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1984 Plymouth Reliant Quit on Road - Hours Later OK

Scenario - After driving about an hour at very low speeds (30 - 35 mph) on a warm day (~82F) (possibly cool/cold too, but it has only happened twice over the past 10 years and both days were warm) in a pleasant rural setting, the engine runs rough for about 2 seconds and quits. It cannot be re-started and there is NO hint of ANY ignition in any cylinder.

The first time this happened years ago, I had it towed to a garage. They made a “repair” and it has worked fine ever since. (The repair was a new ignitor. I now strongly suspicion that it had nothing to do with the problem.)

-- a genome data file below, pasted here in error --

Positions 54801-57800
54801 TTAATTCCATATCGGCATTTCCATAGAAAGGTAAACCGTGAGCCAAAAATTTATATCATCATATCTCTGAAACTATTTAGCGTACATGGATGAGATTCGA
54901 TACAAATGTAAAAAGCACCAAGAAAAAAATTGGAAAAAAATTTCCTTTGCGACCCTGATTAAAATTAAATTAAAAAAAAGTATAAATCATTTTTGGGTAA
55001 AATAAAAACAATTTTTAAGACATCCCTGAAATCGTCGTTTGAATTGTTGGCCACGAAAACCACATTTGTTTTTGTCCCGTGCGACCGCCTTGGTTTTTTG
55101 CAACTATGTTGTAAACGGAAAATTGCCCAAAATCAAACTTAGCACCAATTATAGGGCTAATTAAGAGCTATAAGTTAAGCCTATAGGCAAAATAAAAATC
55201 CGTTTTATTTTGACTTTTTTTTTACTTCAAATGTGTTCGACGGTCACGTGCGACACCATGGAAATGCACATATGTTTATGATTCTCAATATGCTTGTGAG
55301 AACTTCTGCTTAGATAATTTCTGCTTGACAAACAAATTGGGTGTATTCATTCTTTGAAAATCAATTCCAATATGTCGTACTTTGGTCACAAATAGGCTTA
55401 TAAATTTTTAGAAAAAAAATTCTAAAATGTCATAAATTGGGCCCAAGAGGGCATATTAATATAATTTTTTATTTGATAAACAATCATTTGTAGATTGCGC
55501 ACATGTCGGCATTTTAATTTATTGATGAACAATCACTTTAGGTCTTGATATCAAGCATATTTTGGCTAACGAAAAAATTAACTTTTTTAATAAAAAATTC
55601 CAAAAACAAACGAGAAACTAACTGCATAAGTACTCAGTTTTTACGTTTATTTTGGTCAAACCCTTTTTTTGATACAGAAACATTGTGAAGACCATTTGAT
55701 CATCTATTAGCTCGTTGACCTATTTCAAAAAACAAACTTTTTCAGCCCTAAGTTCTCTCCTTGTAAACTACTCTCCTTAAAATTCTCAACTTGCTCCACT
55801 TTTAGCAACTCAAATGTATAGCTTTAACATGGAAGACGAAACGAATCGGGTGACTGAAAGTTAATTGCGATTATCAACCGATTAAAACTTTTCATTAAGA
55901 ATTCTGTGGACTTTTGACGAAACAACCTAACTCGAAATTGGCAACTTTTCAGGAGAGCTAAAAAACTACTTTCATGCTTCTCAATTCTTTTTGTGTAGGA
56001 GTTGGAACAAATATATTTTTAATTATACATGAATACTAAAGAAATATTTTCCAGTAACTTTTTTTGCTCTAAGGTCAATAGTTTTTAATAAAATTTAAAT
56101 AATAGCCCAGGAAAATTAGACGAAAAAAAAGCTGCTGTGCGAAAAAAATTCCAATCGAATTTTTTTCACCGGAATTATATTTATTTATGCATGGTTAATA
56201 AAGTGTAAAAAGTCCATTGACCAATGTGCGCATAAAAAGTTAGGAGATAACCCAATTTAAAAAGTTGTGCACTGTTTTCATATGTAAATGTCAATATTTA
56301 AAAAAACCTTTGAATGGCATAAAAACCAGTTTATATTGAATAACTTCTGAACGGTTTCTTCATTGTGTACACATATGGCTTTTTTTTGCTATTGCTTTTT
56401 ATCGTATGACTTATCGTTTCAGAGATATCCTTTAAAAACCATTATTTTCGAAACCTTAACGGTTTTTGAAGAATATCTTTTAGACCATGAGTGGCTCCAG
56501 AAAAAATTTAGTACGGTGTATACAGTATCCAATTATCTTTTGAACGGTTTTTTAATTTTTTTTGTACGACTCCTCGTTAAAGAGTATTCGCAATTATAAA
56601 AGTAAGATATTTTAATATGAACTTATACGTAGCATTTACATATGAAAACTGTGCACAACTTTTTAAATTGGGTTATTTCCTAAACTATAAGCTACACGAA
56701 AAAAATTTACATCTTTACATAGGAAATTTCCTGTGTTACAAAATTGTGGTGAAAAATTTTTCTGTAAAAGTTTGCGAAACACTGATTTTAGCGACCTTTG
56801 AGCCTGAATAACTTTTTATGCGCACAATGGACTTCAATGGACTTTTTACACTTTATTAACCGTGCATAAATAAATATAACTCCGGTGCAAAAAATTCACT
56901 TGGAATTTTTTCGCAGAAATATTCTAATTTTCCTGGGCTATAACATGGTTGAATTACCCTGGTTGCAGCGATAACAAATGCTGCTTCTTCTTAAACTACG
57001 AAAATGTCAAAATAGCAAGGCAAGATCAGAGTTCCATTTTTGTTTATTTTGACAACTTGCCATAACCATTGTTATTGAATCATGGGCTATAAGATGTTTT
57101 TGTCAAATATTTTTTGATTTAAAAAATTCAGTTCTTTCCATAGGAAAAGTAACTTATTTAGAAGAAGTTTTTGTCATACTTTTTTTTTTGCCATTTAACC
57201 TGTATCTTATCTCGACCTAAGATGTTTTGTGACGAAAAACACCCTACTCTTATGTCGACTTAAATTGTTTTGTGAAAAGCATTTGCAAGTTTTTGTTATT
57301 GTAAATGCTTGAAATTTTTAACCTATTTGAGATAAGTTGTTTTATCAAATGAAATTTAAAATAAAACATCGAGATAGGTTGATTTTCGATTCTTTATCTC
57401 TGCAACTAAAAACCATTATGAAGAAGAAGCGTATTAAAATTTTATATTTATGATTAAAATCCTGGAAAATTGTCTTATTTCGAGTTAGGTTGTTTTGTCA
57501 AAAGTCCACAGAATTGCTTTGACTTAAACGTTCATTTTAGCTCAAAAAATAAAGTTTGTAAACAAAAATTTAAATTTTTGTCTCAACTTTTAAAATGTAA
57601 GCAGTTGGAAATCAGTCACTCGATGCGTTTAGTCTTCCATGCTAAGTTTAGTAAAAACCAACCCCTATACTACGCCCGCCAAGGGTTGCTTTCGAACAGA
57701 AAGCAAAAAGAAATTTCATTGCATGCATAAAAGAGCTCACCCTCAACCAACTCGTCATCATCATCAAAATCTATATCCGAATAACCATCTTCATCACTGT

The same thing happened yesterday, I “enjoyed” a long, long walk to get a car that worked, (then had supper, etc.) and drove back to the scene. Tried it one more time (alternately no throttle - full throttle). After 30 - 60 seconds of this and milliseconds from giving up, it started and ran perfectly 6 miles to home.

What happened?

I have a new theory, but I don’t want to muddy the water.

As a side question, what components make up an ignitor? What is there typical lifespan? Do they have any failure mode that would be cured by time or cooling?

The car is over 25 year old, and eligible for historic plates. Make Lee Iaccoca proud.

If it is a no spark problem I would lean towards bad wire or dirty connector.
The only way to fix is to find an honest repair guy and pay him to follow wires for ignition and check and unplug and clean all connectors.
Yes it may cost 1 hour labor but it beats throwing parts at it and they do not work.